Then there is the little matter of B-12. This is the reason I personally believe that Vegan is unnatural for humans and not generally a good idea. Humans must have B-12 and we do not make it. It is only found in animal products. Or bugs. In countries like India getting B-12 is not a big deal even on a vegan diet because their water isn’t treated like ours, their produce isn’t as clean as ours and their processing isn’t as destructive as ours, so the B-12 left in the soil from animal feces and bacteria and in the bugs that are mixed with their vegetables and grains are an adequate source much of the time. In our super clean industrial food, we don’t have these sources.

If you already know all these things about vegetarian and vegan diets and want to pursue one, I wish you the best of luck. I’m not about restricting the choices of others. What I am about is wishing people in general would be just a little less sheep-like and would take the time to understand some of the choices they’re making outside of what they heard on the 6 o’clock news.

I suppose we could ask for a little more responsibility in reporting, but I’m pretty sure that’s a lost cause.

Fighting Dogma

I’m currently following very strict low carb guidelines as a part of my HCG program.

I followed a strict low carb program from 2005 until 2010 as well. Even when it stopped working for me.

It is so easy to buy into a way of doing things and then become trapped in the idea that you are following the One True Way. It happens all the time from diets to schooling to politics to almost any kind of thought pattern that involves a lot of people. You work a program, you associate with people who also work the program, and you believe the program.

So what happens when the program is no longer achieving the results you wanted? We often get the advice that its something we are or are not doing that has caused the change. You aren’t being strict enough. You don’t want it enough. You just need to stick with it.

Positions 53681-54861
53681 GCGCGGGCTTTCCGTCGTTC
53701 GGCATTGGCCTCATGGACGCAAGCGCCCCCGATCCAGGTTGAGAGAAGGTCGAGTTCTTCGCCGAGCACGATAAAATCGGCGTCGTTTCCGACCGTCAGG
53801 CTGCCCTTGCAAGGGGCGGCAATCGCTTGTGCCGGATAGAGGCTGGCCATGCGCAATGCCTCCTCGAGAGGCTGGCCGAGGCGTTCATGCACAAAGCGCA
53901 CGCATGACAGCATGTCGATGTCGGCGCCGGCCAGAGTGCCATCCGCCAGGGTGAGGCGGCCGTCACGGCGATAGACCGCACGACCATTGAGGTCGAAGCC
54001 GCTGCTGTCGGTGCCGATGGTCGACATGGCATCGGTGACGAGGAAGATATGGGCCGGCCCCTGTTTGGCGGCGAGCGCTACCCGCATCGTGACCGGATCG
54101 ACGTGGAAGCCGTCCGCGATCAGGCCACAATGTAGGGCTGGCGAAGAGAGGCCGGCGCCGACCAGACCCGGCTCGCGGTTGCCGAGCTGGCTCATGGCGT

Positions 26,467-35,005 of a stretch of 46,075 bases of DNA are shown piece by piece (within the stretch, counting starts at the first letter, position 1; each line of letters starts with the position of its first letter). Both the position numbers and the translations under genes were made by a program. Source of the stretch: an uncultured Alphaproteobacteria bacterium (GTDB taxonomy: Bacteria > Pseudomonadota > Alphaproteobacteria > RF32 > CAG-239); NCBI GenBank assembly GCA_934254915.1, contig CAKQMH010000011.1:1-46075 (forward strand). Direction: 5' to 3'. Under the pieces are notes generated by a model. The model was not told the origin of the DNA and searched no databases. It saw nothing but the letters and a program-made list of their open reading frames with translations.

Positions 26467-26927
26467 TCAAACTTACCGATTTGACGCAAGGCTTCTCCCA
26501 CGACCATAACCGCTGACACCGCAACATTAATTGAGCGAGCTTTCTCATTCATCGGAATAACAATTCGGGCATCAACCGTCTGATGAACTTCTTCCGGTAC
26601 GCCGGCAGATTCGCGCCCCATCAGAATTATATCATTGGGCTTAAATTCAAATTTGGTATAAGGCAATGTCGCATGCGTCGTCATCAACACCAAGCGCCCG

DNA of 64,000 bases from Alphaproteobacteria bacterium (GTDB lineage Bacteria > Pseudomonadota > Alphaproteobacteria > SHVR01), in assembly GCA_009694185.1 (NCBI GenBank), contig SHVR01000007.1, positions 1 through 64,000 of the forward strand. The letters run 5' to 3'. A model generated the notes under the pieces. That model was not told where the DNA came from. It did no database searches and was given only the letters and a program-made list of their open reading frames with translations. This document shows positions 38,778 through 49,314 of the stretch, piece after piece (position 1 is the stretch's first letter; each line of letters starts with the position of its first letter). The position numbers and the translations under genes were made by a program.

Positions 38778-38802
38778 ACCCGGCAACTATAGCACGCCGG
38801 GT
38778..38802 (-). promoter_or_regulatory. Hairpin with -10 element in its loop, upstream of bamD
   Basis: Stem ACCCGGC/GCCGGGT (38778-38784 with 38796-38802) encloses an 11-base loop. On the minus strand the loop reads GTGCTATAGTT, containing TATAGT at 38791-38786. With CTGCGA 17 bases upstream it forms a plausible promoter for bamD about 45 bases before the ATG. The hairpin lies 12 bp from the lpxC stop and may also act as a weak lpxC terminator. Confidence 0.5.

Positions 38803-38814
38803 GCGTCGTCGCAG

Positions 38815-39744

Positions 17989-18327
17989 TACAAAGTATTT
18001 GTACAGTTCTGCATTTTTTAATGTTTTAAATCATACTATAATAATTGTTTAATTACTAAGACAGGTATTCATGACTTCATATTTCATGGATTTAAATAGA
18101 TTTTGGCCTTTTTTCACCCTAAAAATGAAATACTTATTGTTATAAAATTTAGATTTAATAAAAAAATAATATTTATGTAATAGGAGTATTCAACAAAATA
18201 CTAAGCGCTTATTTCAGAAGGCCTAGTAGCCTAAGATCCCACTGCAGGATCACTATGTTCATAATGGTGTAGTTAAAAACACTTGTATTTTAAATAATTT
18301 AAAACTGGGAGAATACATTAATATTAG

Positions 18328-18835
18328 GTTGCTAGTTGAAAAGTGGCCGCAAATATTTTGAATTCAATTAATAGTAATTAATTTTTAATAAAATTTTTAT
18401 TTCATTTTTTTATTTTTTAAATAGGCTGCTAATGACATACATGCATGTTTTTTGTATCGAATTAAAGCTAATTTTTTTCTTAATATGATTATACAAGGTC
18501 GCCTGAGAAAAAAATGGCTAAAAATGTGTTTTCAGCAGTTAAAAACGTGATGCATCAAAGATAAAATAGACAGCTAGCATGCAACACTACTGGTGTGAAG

On the one hand, that’s decent advice for someone who hasn’t been on the program long. Someone who hasn’t followed the rules very well. On the other hand, when it happens to someone who is a long time devotee, I think that’s a pretty stupid reaction. And I was definitely pretty stupid to accept it and keep trying harder and longer.

What really happened is  that, like many middle aged women, my body does not do well with the very low carb diet I followed for years. The harder I tried, the more damage I did. My adrenals were fatigued to begin with (untreated of course) and the longer and harder I worked, the worse everything got.

My question is, why are we always so inclined to believe that we are at fault? That we aren’t trying hard enough, doing enough, believing enough. Why are we so mean to ourselves and always inclined to believe we’re slackers first, and fight back later, if ever? How did we get conditioned to behave this way.

I’d love some discussion on that, I’m not sure I have any brilliant insight on that problem. I just know its really pervasive.

As for my current low carb phase, this is my first true round of HCG so I feel that following the rules as well as I can is probably in my best interest. That said, I’m not entirely sure how much longer I’ll be able to do this, so I may begin to experiment sooner than later.

It’s around here somewhere…

An amusing aside from my recent doctor’s appointment.

For whatever reason, the intake nurse didn’t get my blood pressure when she was doing everything else. It may have been that I scared her when I said she’d likely get a better reading by using a normal cuff and taking the reading from my forearm.